Nelson Algren's classic 1947 short story collection is the pure vein Algren would mine for all his subsequent novels and stories. Among the stories included here are "A Bottle of Milk for Mother," about a Chicago youth being cornered for a murder, and "The Face on the Barroom Floor," in which a legless man pummels another man nearly to death—the seeds that would grow into the novel Never Come Morning. Also collected are the World War II stories that found their final expression in the novel The Man with the Golden Arm, as well as “So Help Me,” Algren’s first published work, and "The Captain Has Bad Dreams," in which Algren first introduced the character of the blameless captain who feels such a heavy burden of guilt and wonders why the criminal offenders he sees seem to feel no guilt at all. And then there is "Design for Departure," in which a young woman drifting into hooking and addiction sees her own dreaminess outlast her hopes.

Germany 1923: Hyperinflation, Hitler's Putsch, and Democracy in Crisis
Volker Ullrich, tr. Jefferson Chase

As the great Austrian writer Stefan Zweig confided in his autobiography, written in exile, “I have a pretty thorough knowledge of history, but never, to my recollection, has it produced such madness in such gigantic proportions.” He was referring to the situation in Germany in 1923. It was a “year of lunacy,” defined by hyperinflation, a political system on the verge of collapse, and separatist movements that threatened Germany’s territorial integrity. Most significantly, Adolf Hitler launched his infamous Beer Hall Putsch in Munich—a failed coup that nonetheless drew international attention and demonstrated the Nazis’ ruthless determination to seize power. In Germany 1923, award-winning historian Volker Ullrich draws on letters, memoirs, newspaper articles, and other sources from the time to present a captivating new history of those explosive twelve months.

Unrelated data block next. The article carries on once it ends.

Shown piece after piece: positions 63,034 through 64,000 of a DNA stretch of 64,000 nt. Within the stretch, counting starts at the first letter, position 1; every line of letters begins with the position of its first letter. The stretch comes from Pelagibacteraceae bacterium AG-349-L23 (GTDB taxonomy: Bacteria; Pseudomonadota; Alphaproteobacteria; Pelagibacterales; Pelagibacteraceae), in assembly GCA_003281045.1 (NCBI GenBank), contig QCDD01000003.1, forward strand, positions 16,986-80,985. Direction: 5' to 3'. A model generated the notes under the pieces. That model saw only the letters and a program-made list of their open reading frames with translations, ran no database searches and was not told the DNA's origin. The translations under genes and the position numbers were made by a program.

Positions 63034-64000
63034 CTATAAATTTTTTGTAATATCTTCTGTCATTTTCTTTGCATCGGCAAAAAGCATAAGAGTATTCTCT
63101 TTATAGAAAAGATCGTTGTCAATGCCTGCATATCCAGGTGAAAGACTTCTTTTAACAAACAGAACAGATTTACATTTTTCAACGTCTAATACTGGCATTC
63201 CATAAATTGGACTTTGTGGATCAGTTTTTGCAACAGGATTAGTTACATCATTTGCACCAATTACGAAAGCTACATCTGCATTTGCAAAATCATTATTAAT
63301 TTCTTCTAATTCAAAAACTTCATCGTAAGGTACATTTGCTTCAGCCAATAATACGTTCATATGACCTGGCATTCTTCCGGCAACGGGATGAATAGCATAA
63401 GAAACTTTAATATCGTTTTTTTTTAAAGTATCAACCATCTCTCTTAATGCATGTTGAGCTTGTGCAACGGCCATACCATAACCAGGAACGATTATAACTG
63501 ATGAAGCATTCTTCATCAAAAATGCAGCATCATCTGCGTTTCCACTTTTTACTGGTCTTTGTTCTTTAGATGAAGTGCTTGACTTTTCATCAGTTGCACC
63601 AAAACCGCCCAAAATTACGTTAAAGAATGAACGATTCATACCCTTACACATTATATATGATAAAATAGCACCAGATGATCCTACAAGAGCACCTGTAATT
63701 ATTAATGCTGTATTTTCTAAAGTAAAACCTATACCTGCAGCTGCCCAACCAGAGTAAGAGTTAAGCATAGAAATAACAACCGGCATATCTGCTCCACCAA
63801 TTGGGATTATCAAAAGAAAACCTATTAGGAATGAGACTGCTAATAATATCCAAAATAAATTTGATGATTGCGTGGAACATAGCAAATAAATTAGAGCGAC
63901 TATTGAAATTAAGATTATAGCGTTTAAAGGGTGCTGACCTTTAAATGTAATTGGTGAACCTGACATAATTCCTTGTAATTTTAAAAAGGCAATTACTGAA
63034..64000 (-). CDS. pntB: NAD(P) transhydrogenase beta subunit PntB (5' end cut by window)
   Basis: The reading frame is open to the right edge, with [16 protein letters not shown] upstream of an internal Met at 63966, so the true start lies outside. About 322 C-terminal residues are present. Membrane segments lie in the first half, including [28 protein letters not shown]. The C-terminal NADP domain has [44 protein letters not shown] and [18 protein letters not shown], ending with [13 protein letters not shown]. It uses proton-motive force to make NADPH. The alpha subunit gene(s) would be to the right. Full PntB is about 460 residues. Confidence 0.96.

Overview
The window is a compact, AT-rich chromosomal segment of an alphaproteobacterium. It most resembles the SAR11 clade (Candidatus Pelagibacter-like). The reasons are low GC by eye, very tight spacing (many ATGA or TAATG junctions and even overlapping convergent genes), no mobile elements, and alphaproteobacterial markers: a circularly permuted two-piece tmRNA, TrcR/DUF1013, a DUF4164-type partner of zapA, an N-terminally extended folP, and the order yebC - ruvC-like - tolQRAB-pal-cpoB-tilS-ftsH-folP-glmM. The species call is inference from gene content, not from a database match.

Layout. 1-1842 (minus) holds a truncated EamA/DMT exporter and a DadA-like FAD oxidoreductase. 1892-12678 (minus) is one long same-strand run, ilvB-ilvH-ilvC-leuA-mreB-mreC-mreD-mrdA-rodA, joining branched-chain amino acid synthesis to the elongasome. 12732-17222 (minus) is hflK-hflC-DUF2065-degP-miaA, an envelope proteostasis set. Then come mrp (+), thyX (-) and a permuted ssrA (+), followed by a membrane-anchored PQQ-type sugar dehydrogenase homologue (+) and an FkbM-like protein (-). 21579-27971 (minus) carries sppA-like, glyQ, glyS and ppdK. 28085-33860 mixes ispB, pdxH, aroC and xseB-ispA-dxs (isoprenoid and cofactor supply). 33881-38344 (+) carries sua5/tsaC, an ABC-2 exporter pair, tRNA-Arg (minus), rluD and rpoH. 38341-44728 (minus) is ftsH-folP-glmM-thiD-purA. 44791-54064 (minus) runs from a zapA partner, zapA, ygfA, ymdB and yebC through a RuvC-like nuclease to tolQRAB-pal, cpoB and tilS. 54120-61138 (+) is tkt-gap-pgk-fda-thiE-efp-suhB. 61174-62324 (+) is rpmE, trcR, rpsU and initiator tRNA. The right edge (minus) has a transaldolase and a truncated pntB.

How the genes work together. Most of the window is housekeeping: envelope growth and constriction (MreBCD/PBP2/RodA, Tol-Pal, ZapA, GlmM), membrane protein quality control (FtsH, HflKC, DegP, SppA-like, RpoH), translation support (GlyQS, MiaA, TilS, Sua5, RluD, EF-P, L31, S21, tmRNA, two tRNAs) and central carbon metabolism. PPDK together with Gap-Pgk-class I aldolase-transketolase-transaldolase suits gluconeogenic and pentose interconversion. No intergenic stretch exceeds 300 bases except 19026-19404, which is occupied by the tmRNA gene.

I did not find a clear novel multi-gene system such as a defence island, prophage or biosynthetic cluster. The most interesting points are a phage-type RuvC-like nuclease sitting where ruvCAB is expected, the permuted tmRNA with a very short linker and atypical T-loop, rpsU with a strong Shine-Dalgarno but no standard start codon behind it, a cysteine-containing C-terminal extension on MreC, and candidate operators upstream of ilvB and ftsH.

Visual Thinking: The Hidden Gifts of People Who Think in Pictures, Patterns, and Abstractions
(Riverhead Books)
Temple Grandin

A quarter of a century after her memoir, Thinking in Pictures, forever changed how the world understood autism, Temple Grandin— “an anthropologist on Mars,” as Oliver Sacks dubbed her—transforms our awareness of the different ways our brains are wired. Do you have a keen sense of direction, a love of puzzles, the ability to assemble furniture without crying? You are likely a visual thinker. With her genius for demystifying science, Grandin draws on cutting-edge research to take us inside visual thinking. She also makes us understand how a world increasingly geared to the verbal tends to sideline visual thinkers, screening them out at school and passing over them in the workplace. Rather than continuing to waste their singular gifts, driving a collective loss in productivity and innovation, Grandin proposes new approaches to educating, parenting, employing, and collaborating with visual thinkers. 

On Niccolò Machiavelli
(Columbia University Press)
Gabriele Pedullà 

Five hundred years after his death, Niccolò Machiavelli still draws an astonishing range of contradictory characterizations. Was he a friend of tyrants? An ardent republican loyal to Florence’s free institutions? The father of political realism? A revolutionary populist? A calculating rationalist? A Renaissance humanist? A prophet of Italian unification? A theorist of mixed government? A forerunner to authoritarianism? The master of the dark arts of intrigue This book provides a vivid and engaging introduction to Machiavelli’s life and works that sheds new light on his originality and relevance. Gabriele Pedullà—a leading Italian expert and acclaimed writer—offers fresh readings of the Florentine thinker’s most famous writings, The Prince and the Discourses on Livy, as well as lesser-known texts.